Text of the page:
I am happily married at this stage of my life, but there is no way in hell I'd stay with my DH if things went pear shaped and my married life became utter misery.
27-05-2013 09:52 #6
I think it's a sad reflection on how society still sees marriage and relationships, and how single parents and their children are viewed.
What is it about having separated parents that people think is so bad for children? Why is it something to be avoided at the expense of everyone's happiness?
Why do we cling to this fairy tale ideal of happily ever after with one partner for life when clearly its not the reality for a lot of people?
27-05-2013 09:54 #7Senior Member
- Join Date
- Mar 2012
I have to disagree with the PPs. In my own family's case, I think my parents should have waited until their youngest child had left home before separating. M parents' separation wasn't caused by infidelity or violence - it was a case of them not getting along for years, and one of them finally acquiring the means to leave.
When they did separate, 2 of us had already well and truly left home. 1 of the two still left at home was old enough to have finished uni and started working and was reasonably self-sufficient and able to look after himself, so it didn't affect him much either. But the timing was horrible for my youngest sister, who was still in Year 11.
While my parents' relationship had been dysfunctional for a long time, it was still a better environment than when one of them decided to leave, and things really become acrimonious. At a time when my younger sister was still in need of parental support, she instead got caught in a situation between one parent who just took off and left her to her own devices, and the other parent who loaded all their own angst and bewilderment and grief onto her, and then started bringing home new girlfriends to console himself. It was horribly inappropriate and it really affected her schooling, which in turn affected the choices she made when she finished school and hence still affects her today, over 10 years later.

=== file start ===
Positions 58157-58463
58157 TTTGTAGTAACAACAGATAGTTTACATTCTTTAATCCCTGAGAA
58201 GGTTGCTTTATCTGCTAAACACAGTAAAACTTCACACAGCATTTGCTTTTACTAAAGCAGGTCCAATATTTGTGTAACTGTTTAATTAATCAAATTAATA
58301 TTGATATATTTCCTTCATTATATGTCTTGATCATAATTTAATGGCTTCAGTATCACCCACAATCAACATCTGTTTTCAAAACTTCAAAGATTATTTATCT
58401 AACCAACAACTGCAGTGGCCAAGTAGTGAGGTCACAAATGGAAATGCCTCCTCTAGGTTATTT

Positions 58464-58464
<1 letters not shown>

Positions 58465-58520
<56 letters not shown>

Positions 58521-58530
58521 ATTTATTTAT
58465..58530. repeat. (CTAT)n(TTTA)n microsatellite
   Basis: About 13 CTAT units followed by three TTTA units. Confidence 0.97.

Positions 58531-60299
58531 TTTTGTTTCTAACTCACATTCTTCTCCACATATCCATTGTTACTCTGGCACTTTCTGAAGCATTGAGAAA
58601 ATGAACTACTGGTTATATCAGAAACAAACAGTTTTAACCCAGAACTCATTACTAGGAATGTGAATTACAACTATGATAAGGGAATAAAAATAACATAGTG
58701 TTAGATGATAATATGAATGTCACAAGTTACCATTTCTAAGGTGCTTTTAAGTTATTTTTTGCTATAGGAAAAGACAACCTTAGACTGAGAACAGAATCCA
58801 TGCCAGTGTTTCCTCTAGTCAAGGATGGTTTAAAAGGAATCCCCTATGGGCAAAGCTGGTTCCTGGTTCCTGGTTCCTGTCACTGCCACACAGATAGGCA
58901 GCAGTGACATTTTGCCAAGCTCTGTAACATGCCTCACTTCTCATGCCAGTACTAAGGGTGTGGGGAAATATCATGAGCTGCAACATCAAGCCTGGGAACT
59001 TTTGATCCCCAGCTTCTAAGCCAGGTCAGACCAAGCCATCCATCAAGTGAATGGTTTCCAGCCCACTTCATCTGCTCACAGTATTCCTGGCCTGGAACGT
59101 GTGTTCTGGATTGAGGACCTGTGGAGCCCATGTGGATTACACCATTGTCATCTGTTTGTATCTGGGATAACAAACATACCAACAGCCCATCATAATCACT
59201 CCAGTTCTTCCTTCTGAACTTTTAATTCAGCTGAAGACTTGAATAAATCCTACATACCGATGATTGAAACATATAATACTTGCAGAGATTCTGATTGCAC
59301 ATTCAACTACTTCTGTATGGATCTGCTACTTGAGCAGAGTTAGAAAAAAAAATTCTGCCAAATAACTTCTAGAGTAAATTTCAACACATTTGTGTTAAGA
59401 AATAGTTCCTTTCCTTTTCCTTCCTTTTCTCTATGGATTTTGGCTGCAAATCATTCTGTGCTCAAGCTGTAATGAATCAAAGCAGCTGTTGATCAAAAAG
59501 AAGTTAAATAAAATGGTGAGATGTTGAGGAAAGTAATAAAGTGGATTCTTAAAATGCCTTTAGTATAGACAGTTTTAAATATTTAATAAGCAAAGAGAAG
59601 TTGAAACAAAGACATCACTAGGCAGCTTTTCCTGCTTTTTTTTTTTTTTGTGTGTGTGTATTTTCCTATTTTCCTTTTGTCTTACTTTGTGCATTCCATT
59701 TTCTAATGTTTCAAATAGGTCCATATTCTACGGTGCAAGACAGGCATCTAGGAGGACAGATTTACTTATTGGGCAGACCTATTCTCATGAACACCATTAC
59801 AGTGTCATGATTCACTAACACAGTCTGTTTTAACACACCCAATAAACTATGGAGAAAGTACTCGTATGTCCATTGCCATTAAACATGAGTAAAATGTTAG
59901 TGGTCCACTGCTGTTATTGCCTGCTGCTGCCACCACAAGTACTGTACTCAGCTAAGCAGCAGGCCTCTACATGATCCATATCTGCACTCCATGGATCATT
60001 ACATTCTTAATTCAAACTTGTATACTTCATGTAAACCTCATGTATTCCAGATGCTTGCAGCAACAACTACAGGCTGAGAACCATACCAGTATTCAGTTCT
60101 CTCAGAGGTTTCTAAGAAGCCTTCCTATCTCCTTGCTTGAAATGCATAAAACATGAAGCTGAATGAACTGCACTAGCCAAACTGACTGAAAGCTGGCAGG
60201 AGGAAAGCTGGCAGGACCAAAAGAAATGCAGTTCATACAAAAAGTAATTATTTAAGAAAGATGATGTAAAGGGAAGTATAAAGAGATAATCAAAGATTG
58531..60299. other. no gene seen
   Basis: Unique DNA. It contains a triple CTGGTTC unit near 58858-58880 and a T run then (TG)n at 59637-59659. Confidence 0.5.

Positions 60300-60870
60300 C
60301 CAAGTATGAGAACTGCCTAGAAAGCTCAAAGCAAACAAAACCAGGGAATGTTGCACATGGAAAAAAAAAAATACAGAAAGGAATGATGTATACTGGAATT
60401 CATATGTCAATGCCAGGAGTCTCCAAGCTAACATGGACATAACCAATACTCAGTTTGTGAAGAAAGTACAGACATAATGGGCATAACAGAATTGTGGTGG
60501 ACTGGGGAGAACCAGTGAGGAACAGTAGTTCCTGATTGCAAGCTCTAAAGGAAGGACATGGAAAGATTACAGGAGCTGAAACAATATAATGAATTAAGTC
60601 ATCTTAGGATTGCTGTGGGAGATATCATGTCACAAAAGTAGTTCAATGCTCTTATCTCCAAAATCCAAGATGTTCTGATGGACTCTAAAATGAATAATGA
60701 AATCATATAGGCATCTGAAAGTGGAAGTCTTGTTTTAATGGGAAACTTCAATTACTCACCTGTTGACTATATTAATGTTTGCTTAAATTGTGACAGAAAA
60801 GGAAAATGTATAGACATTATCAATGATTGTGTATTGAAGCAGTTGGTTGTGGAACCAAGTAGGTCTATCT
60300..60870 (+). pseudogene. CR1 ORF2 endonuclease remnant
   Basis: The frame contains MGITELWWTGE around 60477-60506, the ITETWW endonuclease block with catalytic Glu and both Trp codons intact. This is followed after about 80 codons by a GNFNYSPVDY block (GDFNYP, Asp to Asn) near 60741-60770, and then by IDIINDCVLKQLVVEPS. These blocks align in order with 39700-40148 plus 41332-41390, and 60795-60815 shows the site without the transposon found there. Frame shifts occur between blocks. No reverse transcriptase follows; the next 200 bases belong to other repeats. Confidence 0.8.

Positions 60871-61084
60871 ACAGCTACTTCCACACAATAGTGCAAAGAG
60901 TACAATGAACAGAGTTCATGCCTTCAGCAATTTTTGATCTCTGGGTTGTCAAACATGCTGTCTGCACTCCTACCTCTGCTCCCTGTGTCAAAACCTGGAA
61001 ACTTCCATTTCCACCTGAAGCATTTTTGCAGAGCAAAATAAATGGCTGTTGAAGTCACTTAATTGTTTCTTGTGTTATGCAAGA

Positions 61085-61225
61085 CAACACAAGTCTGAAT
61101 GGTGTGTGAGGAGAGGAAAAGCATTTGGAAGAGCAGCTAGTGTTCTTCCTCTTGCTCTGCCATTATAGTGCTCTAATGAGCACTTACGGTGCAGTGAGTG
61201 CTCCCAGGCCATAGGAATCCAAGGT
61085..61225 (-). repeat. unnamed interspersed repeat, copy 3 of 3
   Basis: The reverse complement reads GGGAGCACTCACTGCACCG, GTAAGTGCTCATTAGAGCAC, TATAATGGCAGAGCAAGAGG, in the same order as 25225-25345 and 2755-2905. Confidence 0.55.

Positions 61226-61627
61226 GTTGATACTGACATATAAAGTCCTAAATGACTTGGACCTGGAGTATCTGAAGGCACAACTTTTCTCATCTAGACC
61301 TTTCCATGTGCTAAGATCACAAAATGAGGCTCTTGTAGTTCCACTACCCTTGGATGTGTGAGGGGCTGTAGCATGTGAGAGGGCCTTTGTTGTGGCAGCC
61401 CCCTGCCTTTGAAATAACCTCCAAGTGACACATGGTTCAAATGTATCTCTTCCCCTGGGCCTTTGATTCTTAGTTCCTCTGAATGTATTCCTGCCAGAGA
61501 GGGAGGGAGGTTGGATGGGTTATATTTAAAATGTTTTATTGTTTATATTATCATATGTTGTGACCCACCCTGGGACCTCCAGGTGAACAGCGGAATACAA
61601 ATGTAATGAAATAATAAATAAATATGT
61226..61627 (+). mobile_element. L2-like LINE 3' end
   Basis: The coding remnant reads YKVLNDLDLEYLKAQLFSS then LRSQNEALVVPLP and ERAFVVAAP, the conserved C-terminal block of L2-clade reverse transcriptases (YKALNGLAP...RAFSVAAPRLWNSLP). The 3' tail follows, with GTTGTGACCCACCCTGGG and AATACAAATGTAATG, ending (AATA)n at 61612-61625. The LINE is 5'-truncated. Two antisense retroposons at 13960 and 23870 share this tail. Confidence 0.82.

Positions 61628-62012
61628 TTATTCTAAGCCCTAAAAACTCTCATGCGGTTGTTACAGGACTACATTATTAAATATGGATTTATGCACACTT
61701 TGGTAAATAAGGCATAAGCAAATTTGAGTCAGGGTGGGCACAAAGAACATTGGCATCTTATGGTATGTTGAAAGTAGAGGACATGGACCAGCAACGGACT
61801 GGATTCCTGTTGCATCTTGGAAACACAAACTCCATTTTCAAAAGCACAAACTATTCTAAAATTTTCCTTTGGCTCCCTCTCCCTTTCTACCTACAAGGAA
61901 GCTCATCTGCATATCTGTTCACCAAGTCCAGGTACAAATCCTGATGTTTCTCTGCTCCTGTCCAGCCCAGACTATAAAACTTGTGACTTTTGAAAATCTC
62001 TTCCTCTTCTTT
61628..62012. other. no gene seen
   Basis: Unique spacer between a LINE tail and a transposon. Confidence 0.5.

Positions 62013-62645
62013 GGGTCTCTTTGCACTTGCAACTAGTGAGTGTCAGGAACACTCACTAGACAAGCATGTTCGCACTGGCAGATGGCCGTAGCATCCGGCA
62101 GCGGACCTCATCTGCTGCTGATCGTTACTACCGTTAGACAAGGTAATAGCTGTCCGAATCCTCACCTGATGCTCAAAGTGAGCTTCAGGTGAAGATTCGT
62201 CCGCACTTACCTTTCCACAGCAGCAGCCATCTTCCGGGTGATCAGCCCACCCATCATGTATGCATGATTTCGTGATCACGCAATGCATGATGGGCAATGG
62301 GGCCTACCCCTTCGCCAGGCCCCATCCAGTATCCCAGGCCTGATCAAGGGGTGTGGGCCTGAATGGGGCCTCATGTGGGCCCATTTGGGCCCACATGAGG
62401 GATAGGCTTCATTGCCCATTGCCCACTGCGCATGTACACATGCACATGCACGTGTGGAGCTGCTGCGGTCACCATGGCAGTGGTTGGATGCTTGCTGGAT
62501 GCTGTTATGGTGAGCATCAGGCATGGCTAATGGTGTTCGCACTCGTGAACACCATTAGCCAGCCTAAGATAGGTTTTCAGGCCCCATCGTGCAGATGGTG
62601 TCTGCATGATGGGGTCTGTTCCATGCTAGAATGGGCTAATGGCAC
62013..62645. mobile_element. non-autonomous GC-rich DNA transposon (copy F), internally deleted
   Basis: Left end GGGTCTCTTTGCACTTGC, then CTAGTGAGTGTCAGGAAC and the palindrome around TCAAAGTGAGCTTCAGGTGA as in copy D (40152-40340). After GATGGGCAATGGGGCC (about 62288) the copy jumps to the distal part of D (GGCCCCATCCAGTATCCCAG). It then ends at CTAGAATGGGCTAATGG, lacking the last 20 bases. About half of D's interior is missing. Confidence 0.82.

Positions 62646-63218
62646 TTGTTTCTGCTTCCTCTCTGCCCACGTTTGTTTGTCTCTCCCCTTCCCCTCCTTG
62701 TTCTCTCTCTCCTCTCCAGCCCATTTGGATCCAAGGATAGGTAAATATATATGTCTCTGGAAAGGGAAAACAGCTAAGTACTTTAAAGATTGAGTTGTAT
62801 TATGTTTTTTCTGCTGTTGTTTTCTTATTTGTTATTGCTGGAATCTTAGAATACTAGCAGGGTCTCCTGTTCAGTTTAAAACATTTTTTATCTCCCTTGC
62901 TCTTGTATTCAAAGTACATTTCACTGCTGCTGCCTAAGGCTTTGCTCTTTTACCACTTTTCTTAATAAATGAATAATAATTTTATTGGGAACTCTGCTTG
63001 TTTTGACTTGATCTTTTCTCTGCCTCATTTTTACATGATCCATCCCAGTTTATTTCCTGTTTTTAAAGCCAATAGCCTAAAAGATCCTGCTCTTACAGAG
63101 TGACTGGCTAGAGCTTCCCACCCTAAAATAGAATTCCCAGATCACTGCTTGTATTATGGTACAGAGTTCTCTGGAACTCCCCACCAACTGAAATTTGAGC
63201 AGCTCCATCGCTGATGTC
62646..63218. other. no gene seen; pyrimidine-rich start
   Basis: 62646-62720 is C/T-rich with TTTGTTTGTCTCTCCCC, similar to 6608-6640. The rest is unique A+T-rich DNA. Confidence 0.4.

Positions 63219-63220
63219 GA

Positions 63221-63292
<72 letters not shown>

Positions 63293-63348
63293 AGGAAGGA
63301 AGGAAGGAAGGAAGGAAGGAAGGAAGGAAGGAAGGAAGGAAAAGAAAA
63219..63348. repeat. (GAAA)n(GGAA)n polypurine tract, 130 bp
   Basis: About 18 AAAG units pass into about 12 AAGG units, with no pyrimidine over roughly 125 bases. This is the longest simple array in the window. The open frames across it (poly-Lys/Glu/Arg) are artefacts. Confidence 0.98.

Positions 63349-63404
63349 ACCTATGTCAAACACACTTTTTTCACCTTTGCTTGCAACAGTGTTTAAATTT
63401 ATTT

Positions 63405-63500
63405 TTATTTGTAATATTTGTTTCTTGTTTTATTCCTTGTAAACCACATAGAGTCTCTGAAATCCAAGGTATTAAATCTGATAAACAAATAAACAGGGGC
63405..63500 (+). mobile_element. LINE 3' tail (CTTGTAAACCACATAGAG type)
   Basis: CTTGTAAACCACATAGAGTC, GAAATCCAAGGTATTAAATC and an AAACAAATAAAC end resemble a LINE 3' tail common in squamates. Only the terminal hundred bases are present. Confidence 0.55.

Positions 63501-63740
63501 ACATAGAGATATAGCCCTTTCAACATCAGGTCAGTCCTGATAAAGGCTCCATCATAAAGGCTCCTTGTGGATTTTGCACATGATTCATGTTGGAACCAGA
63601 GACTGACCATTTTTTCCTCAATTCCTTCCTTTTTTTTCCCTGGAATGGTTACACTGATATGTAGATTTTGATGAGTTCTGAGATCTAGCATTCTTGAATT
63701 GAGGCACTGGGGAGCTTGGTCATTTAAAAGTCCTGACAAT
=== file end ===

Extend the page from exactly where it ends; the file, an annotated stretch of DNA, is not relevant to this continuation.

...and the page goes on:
I completely understand that my parents needed to separate, and I think it was the best course for both of them. But I'm still really angry at both my parents for doing it when they did, and not just hanging on for another 18 months until my sister was slightly older and more independent. As her parents, they should have just hacked it for a while longer for her sake, rather than taking the selfish course that they did. Alternatively, if they really did need to separate right then and there, they should both have had more concern for how their subsequent actions affected her, rather than putting her in such a horrible situation.
Last edited by Gentoo; 27-05-2013 at 10:03.
27-05-2013 10:00 #8
Gentoo it sounds like your parents did mostly stay together for the kids though. Maybe not quite till the very end, but most of the way. If their relationship was over years before, why didn't they separate then?
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27-05-2013 10:06 #9
I know my grandparents separated once my mum, auntie & uncle left home!
And dp's parents done the same at the start if the year - which really affected dp (it got crazy out of hand!)
And the amount of people from school in the same situation is like
I know if at least 6 people's parents have separated since they left school (I'm only 20, so that's only in like in 3years!)
27-05-2013 10:20 #10Senior Member
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- Mar 2012